The Lion and the Lamb
“Let us be dissatisfied until that day when the lion and the lamb shall lie down together and none shall be afraid.” -Martin Luther King, Jr .
The theme for American Jewelry Design Council 2018 is “Together”.
Enamels on Different Metals Look

Enamels on Different Metals Look

Enamels on Different Metals-What A Difference.

What a difference in the brilliance of the color. You can use foils to your advantage to get the enhanced color you are looking for. Gold foil makes colors have more yellow. Copper will warm colors up. Silver will make the true color and sparkle.

You  can add foil anywhere is your jewel. If your base plate is copper add a small amount of silver foil to make a little sparkle with your favorite color of enamel.

How to Make a Test Plate of Enamels

Demo for the Week! Making Color Test Plates of Enamels 

How to make a test a plate of enamel. Necessary to see the true enamel color once fired. What you see in the container un-fired is not what it looks like when fired.

First big reason I go about it this way, is all colors of the same family are here. Making a color test plate as you see below allows me to see how close the colors are to each other which gives me the opportunity use them to shade from light to dark.

Second and even more important is to see the different melting times of each enamel. These enamel dots were all applied at the same time and fired all at once. One did not melt = means it is a harder firing enamel.  If you lay it down next to one that melts quicker you will have cracking between the two enamel colors.

Third, I can see which pink enamels have yellow in them or blue in them. This tells me the ones with a yellow base will burn sooner than ones with a blue base.

Color-Plate

 

On to making the plate,

You can pause the slide show when you need to.

* Clean the Copper sheet of 18ga. using comet cleanser or penny brite.

*The copper will be bright and the water should run off. A good sign the metal is clean.

* My counter enamel is moist and I add a mixture of one part Klyre-Fire to five parts water. The Klyre-Fire acts like glue to keep the enamel from falling off when you flip it over the add the flux on the front side of your test plate. Add counter enamel to the back.

* Remove excess liquid with the brush, turn the test plate over and add enamel flux to the front of the test plate.

* Here in images 5 & 6 I am sifting on the flux to the front side of the test plate. If I wet pack the flux and get too much water it can disturb the enamel on the back of the test plate if it runs under. This is the only time I sift enamels, as I do not care for it to be airborne.

*Fire the enamel test plate,  I use 1450 degrees, for 1 minute to 1minute and 15 seconds, in my kiln. Images 6 & 7 front and back fired.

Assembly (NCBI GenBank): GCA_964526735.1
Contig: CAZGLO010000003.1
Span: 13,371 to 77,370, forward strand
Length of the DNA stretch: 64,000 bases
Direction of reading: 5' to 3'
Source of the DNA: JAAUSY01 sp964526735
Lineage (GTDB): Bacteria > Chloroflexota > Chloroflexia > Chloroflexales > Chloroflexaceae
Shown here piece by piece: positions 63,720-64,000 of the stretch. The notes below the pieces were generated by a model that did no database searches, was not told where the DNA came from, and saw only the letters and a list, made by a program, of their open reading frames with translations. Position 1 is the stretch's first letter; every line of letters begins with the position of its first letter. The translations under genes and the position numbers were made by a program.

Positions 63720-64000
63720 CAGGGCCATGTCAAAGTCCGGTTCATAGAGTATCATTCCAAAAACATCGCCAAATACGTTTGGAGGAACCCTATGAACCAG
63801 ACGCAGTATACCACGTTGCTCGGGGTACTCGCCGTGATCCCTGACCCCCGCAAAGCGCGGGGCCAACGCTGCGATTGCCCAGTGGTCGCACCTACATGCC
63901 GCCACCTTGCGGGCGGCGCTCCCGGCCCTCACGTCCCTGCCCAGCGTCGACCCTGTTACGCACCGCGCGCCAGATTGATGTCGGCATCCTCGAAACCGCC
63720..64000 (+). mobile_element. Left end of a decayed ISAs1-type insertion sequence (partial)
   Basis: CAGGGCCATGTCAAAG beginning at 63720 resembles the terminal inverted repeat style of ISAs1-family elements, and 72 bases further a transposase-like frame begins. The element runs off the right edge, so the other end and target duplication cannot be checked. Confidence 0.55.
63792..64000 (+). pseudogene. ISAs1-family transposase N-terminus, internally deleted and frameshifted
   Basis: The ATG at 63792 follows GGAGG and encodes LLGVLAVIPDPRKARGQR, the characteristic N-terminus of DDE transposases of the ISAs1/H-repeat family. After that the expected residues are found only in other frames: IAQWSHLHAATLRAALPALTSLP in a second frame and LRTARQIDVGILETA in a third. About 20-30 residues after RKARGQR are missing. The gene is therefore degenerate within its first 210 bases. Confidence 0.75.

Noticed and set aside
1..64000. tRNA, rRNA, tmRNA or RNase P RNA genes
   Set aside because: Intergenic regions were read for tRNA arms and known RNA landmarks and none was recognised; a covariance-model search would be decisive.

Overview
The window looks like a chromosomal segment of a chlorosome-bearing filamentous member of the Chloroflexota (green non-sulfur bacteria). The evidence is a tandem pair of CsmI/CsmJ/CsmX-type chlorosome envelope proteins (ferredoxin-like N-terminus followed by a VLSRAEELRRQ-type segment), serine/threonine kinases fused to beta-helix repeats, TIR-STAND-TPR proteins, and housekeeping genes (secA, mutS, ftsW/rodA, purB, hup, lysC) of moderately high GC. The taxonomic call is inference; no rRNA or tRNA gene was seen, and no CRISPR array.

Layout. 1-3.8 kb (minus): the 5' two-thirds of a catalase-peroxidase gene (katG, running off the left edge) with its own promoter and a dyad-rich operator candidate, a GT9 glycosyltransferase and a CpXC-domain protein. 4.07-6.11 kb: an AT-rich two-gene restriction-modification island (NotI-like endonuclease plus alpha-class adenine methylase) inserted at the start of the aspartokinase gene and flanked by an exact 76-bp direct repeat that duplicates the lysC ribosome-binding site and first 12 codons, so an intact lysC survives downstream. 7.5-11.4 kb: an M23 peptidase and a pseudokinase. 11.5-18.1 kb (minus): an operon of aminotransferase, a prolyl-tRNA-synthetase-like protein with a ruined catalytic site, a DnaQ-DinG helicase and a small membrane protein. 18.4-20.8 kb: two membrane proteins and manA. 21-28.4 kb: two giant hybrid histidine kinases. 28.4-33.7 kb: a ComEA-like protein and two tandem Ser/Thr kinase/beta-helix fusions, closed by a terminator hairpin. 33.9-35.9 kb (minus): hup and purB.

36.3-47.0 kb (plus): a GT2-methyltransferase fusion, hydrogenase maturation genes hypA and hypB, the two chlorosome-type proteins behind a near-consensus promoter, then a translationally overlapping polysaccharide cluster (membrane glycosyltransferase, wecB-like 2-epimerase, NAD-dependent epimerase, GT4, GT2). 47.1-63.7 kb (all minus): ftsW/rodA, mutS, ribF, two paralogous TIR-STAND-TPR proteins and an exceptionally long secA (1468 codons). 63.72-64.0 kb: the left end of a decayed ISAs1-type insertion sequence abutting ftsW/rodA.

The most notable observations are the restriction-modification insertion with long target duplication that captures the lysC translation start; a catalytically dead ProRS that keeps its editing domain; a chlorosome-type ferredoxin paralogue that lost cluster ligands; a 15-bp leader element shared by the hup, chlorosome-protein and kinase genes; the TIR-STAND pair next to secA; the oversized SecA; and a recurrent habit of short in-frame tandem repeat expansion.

*Next prep fine silver foil, using 120 grit sand paper.

*This is accomplished by burnishing the fine silver foil on the sand paper with a small flat tool, like a ruler. This puts small holes in the foil so it will not trap air bubbles when fired. I am using foil to fire test of transparent enamels on instead of using fine silver sheet. It is just less expensive. 

*Gently brush off the back of the fine foil so no sand from the paper is on it.

*Lay the foil on the fired fluxed side of the test plate of copper.

 *After removing the plate from the kiln burnish the foil down.

*And fire in kiln. This image shows the foil fired on and 1/2 had flux added, then fired again. This way I can test transparent enamel on flux and the same colors without flux. Info I might use later.

 

* Last 2 images shows my color dots of enamel I wanted to test. These enamels were washed in distilled water before applying. Then fired in the kiln.

 

Now you know how to make a test plate of enamels

 This test plate is for enameling on Fine Silver. If you want to enamel on copper just skip adding the fine silver foil. Also if you are enameling on copper turn the temperature up to 1550 and fire to get a beautiful gold color to the copper sheet.

 

I would like to mention this plate with all the pink colors on it is .5″ x 3″. And the dots are small that would equal one layer of enamels. Not very much. Just remember you want to see the true color of the enamel and be able to see through it specially if you are enameling on fine silver.  If this is one layer think about how much it will darken also with 4-5 layers.

http://alohilanidesigns.com/color-plates-understanding-expansion-enamels/

 http://alohilanidesigns.com/enamels-and-getting-started/